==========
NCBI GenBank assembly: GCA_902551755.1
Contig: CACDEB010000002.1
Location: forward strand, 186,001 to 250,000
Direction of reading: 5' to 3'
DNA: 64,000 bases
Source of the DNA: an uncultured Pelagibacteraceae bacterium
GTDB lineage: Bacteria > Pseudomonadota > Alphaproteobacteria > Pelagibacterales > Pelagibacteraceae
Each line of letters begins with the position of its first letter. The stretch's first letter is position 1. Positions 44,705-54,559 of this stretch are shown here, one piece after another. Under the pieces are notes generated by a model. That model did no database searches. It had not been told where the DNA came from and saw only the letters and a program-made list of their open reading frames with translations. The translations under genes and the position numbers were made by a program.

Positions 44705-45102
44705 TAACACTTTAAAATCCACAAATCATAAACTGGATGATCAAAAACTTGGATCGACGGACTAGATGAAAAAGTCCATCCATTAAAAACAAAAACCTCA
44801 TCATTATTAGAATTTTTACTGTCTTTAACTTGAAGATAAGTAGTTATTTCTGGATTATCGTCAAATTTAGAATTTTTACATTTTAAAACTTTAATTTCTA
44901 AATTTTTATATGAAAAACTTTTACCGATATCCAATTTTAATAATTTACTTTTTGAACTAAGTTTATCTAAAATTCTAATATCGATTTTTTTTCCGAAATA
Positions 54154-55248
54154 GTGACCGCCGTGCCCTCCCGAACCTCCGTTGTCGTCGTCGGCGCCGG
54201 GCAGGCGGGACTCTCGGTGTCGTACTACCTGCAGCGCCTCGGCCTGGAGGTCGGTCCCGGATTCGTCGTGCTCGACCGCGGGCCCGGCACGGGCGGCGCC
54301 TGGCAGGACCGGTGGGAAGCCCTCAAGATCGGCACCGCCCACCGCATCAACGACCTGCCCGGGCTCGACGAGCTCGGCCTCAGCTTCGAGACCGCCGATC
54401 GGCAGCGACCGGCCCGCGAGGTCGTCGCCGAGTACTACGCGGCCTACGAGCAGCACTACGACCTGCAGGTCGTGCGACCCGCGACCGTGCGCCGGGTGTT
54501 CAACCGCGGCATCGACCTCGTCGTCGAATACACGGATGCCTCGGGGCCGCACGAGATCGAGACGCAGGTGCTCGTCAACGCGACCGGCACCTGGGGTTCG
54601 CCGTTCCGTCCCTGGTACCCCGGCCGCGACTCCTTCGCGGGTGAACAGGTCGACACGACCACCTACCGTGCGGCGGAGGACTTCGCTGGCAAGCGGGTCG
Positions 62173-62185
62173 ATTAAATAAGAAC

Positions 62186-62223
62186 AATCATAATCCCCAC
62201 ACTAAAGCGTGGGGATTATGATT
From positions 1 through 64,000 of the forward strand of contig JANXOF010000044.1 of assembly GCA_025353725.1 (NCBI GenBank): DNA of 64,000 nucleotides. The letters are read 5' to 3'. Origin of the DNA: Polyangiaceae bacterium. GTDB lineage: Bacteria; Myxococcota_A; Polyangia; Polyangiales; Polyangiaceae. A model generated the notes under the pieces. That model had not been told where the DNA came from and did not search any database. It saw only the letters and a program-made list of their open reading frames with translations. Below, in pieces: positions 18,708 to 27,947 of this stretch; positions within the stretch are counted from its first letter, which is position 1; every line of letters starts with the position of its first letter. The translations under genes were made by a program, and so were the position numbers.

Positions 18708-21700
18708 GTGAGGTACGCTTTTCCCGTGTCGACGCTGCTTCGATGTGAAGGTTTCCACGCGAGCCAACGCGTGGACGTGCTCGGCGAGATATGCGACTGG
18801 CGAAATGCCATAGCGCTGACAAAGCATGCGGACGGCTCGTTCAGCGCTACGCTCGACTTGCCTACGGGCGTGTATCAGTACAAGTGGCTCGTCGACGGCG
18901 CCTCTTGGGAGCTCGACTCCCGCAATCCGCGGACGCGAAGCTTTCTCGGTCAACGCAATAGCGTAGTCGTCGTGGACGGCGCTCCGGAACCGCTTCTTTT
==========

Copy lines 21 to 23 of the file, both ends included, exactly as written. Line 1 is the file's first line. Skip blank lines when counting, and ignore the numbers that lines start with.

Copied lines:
62173 ATTAAATAAGAAC

Positions 62186-62223
62186 AATCATAATCCCCAC